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Anmatyerr Shields, Songs and Ceremonies: A Heritage Project for Community and Nation

Anmatyerr Shields, Songs and Ceremonies: A Heritage Project for Community and Nation

Dr Jason Gibson has been awarded funding through the 2021-22 Indigenous Languages and Arts Open Competitive Grant, for the project Anmatyerr Shields, Songs and Ceremonies: A Heritage Project for Community and Nation.

This project will document vulnerable ceremonial and artistic traditions of the Anmatyerr people in central Australia. Senior men will instruct younger generations in the production of unique shield designs and revive the performance of associated songs and dances. An immersive online resource, featuring films, maps and illustrations will demonstrate critical links between design, place and performance.

The objectives of this project are best explained by the project’s co-designer, Martin Hagan (pictured).

“We want to bring together all the old Anmatyerr ceremonial men — there are only three or four who actually know deep Anmatyerr law — and record them explaining our different shield designs. We will film them teaching us as they paint and explain the shield designs, sing the connected songs and teach us old althart (public) dances that have not been performed for decades… The shield designs tell us what skin-groups we belong to. As a young man I have been involved in a lot of ceremonies and I see every year a decline of culture, particularly the knowledge of our designs and althart (public) dances. That’s why it is urgent to record these designs, songs and stories as soon as possible.”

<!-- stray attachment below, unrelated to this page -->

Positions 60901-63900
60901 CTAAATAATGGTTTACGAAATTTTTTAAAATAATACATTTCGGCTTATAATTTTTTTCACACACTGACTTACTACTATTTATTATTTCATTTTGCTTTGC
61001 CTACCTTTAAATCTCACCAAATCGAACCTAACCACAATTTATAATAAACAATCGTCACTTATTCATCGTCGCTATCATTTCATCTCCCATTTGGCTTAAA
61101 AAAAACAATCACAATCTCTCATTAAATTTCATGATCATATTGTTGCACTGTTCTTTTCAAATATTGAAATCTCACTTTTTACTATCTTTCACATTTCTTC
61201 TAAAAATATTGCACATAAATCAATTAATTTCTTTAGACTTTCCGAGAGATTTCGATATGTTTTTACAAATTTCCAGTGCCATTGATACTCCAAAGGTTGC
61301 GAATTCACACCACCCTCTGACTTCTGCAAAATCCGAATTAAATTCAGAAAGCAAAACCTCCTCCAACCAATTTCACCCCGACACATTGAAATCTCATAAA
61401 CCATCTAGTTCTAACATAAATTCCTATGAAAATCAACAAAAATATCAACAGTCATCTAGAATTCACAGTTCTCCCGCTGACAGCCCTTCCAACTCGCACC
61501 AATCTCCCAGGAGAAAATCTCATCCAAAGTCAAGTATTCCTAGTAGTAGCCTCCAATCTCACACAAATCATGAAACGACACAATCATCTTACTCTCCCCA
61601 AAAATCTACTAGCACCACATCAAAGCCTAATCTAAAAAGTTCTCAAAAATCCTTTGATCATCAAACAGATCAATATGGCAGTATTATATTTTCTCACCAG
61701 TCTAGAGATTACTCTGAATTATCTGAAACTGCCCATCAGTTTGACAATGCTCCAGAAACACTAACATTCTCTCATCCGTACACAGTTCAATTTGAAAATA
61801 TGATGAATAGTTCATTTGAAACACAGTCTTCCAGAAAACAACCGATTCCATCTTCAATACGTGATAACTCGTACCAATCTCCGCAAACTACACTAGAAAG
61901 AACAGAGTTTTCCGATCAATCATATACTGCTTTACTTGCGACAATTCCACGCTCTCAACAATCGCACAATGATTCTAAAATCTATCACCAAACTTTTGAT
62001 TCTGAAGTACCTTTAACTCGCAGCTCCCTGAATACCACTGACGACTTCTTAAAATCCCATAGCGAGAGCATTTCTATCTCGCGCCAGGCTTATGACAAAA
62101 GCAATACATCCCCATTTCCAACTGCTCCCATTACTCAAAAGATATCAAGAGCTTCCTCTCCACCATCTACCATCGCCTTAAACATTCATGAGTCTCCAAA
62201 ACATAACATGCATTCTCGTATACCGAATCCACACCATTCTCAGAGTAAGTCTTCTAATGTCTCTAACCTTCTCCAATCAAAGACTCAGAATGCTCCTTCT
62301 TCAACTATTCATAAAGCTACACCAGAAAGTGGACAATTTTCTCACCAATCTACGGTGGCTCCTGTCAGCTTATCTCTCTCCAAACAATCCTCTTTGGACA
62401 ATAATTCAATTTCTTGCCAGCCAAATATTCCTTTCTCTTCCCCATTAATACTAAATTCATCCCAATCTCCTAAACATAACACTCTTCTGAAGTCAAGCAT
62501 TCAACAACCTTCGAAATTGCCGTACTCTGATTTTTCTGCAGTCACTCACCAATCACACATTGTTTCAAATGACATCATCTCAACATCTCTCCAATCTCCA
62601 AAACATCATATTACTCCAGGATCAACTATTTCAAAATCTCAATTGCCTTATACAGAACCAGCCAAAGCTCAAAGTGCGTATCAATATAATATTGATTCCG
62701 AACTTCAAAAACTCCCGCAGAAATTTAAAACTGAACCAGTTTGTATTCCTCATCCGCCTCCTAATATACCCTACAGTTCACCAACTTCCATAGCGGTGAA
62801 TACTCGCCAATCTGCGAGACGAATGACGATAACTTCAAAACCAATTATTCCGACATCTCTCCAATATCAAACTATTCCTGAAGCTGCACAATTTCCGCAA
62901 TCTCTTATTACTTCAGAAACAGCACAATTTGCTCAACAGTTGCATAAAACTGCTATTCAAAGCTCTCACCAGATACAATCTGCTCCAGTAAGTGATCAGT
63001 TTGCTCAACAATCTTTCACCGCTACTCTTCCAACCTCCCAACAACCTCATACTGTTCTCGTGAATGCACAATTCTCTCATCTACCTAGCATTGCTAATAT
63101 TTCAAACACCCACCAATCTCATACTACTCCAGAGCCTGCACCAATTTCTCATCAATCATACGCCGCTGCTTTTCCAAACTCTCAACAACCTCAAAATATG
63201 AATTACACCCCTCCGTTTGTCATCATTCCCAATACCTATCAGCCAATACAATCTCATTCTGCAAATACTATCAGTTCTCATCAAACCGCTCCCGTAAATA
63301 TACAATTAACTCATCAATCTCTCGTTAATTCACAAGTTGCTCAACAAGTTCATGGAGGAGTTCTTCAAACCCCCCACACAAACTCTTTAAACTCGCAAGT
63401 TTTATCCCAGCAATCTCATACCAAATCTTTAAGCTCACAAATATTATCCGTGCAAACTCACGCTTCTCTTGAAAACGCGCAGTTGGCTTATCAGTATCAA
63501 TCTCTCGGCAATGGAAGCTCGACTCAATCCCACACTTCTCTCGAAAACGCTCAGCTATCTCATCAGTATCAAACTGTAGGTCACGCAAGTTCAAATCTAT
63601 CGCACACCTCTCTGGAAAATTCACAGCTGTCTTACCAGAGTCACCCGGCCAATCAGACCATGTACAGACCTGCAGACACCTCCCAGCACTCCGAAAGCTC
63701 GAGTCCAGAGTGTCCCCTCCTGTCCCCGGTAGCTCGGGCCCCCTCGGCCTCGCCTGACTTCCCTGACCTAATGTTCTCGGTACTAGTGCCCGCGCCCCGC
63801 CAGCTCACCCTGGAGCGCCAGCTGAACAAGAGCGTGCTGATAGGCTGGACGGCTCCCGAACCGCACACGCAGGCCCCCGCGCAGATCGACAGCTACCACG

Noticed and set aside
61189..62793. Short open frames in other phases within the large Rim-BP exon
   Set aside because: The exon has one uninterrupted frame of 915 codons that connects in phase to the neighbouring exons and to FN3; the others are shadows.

The project will be delivered through intensive workshops delivered at the Laramba community and involving up to 30 participants. The project will be co-led by Anmatyerr man Martin Hagan and Dr Jason Gibson. In the workshops, senior artists will instruct younger men in the manufacture of ceremonial shields from bean-tree wood, and then instruct them in painting distinctive shield designs and learning associated songs and dances. An innovative website will be developed that features a map of the different skin-group areas that each shield represents, subtitled films about the meaning of each shield, and recordings of related ceremonial performances. The project will enable intergenerational learning, result in increased community engagement in these artistic and performative practices and help sustain threatened traditions.


Dr Jason Gibson is Alfred Deakin Postdoctoral Research Fellow at ADI. Jason has worked extensively with Aboriginal custodians throughout Australia on history, museum, and heritage related projects and conducted detailed fieldwork in central Australia for the past 15 years. His award winning book is Ceremony Men: Making Ethnography and the Return of the Strehlow Collection (2020), examining the making of one of Australia’s most important anthropological collections and its relevance to Anmatyerr and Arrernte people.


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